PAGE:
Researchers and Orthopaedic Surgeon at The Steadman Philippon Research Institute in Vail Develop New Shoulder Treatment for Arthritis Pain and Osteoarthritis
Apr 27, 2011
The Institute recently validated the CAM procedure, a joint preserving and minimally-invasive treatment for shoulder osteoarthritis allowing patients to resume maximum activity levels without joint replacement surgery.
The Steadman Philippon Research Institute (SPRI) in Vail, CO, has recently validated a new treatment developed by Peter Millett M.D., M.Sc. to help minimize and alleviate the symptoms associated with osteoarthritis of the shoulder. In the initial study group that has undergone the CAM procedure, the vast majority reported a significant improvement in the pain, stiffness and overall weakness related to the disease. The initial data collected and analyzed by Dr. Millett and Marilee Horan, MPH of the SPRI Clinical Research Department, will be reported in Arthroscopy. Editors of the this top medical journal have called the procedure, “amazingly innovative!”
The U.S. Center for Disease Control estimates that in the next 25 years at least 71 million Americans will have some form of arthritis, a degenerative condition of the joints, creating pain, swelling and limited movement for sufferers. Osteoarthritis is notably one of the most debilitating forms of arthritis and is characterized by the deterioration of articular cartilage accompanied by changes in the subchondral (below the cartilage) bone and soft tissue of the joint.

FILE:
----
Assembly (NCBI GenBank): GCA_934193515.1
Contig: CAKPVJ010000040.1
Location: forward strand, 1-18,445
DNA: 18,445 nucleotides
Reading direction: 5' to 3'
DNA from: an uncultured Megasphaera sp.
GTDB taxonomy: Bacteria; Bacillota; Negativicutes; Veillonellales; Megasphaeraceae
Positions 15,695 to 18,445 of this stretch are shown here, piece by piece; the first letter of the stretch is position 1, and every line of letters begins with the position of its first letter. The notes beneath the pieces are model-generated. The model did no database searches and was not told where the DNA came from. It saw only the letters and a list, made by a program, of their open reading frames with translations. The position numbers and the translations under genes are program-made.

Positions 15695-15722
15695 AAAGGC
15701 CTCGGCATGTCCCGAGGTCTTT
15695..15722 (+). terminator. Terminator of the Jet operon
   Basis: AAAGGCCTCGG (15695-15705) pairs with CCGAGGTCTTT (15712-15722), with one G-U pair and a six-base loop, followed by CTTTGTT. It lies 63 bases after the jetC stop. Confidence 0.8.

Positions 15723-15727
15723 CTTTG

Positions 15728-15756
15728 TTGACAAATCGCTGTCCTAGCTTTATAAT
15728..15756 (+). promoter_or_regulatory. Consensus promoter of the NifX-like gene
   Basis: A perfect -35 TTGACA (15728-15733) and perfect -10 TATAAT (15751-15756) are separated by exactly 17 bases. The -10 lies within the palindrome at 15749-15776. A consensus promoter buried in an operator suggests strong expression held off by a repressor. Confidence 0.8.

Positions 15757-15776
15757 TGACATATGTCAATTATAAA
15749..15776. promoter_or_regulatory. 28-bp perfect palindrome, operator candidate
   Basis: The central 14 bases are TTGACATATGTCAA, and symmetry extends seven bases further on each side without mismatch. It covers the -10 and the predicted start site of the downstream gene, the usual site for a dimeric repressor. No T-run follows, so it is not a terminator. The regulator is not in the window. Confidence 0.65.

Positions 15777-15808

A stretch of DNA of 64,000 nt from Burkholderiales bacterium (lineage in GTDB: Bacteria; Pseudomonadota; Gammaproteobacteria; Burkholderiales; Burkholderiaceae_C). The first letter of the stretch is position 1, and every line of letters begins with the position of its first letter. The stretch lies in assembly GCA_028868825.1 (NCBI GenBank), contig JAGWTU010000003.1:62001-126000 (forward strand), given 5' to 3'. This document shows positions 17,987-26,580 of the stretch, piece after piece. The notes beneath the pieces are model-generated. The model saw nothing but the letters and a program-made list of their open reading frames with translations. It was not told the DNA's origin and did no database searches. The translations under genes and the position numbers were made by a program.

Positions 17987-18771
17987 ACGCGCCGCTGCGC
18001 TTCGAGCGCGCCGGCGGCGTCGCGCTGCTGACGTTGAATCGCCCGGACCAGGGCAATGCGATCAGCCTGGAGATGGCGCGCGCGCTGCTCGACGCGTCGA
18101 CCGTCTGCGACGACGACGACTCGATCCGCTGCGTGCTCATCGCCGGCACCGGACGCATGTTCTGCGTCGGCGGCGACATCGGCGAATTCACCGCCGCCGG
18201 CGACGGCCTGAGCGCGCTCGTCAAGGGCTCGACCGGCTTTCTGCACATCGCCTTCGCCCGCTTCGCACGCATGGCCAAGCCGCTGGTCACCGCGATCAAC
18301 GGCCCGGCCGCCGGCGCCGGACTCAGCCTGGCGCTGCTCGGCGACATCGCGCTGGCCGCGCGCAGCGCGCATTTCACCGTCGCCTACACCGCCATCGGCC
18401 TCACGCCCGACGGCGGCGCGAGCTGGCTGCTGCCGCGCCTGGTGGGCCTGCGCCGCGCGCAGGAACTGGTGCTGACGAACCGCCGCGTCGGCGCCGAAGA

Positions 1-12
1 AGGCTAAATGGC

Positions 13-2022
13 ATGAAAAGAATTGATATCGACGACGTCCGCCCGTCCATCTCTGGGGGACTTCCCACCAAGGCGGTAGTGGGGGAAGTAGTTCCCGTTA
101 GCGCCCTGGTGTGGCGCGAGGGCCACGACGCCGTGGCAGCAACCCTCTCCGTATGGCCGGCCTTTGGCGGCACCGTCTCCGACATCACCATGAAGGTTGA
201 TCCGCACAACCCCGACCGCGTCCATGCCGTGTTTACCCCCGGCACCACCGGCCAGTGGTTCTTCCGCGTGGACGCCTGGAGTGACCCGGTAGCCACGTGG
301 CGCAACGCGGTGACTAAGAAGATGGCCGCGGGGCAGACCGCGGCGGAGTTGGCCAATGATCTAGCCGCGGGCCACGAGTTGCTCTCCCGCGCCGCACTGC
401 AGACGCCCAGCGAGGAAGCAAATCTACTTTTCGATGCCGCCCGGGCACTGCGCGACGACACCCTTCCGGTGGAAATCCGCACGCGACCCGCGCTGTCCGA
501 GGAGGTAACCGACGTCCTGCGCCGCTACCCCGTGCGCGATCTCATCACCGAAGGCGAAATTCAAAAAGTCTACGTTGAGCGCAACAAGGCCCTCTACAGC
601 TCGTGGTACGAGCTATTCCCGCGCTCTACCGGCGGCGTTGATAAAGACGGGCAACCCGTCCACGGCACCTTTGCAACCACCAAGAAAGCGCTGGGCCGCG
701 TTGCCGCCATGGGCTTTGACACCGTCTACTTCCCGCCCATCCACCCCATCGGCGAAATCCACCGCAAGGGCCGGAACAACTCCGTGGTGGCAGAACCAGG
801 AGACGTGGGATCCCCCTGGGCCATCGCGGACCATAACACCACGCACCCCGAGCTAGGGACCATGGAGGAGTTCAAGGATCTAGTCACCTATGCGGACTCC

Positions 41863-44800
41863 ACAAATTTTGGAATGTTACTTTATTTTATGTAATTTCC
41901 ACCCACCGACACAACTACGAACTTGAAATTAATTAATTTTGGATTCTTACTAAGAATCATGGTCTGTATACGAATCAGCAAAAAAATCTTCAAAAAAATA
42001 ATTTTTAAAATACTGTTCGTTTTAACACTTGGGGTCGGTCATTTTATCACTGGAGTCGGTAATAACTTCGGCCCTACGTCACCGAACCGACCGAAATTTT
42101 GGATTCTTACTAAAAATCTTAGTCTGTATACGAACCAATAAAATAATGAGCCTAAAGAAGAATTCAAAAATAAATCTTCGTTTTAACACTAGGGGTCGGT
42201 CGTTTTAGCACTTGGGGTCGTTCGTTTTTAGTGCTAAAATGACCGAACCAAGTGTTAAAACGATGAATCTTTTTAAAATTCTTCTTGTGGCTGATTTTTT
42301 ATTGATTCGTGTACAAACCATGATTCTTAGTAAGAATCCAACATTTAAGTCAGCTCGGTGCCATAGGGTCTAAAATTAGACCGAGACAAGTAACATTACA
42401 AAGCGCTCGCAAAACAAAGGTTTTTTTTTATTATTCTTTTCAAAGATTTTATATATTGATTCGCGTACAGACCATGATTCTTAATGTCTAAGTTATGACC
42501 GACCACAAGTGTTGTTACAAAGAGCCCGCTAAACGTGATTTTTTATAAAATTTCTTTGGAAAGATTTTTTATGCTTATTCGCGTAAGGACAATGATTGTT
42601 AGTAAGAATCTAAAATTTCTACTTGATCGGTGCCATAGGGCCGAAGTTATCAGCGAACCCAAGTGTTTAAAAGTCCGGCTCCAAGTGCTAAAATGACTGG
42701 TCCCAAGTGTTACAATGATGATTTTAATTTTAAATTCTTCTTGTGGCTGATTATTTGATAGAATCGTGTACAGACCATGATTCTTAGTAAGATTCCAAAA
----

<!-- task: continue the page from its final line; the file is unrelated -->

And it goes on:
Dr. Peter J. Millett, an orthopaedic shoulder surgeon and sports medicine specialist with The Steadman Clinic in Vail is the pioneer of the CAM procedure; CAM stands for Comprehensive Arthroscopic Management. According to Dr. Millett, “The CAM procedure was developed because we began to see a higher occurrence in younger patients — predominantly athletes — with advanced arthritis of the shoulder. In addition, older patients who wish to remain active were in need of other options in order to delay total joint replacement surgery.”
The CAM procedure was designed for osteoarthritis of the shoulder in stages over the course of five years with a specific focus to alleviate pain along the back and side of the shoulder. During the procedure, damaged cartilage and labral tissue is removed and regenerated. Scarred ligaments and capsular tissues are released to restore mobility. The most important aspect of the procedure is the decompression of the axillary nerve, which becomes entrapped by scar tissue and bone spurs; freeing up this nerve alleviates much of the pain associated with osteoarthritis of the shoulder.
Osteoarthritis is often hereditary and can occur due to degenerative changes within the body, but it can also occur as a result of a prior sports or traumatic injury. While not very many orthopaedic surgeons have adopted the CAM procedure to date, Dr. Millett believes that with further study, research and education through the Steadman Philippon Research Institute, the technique can be shared, both nationally and internationally, to other surgeons so that it can be offered to more patients. The procedure requires a very high degree of technical skill and experience and therefore requires advanced training to perform safely.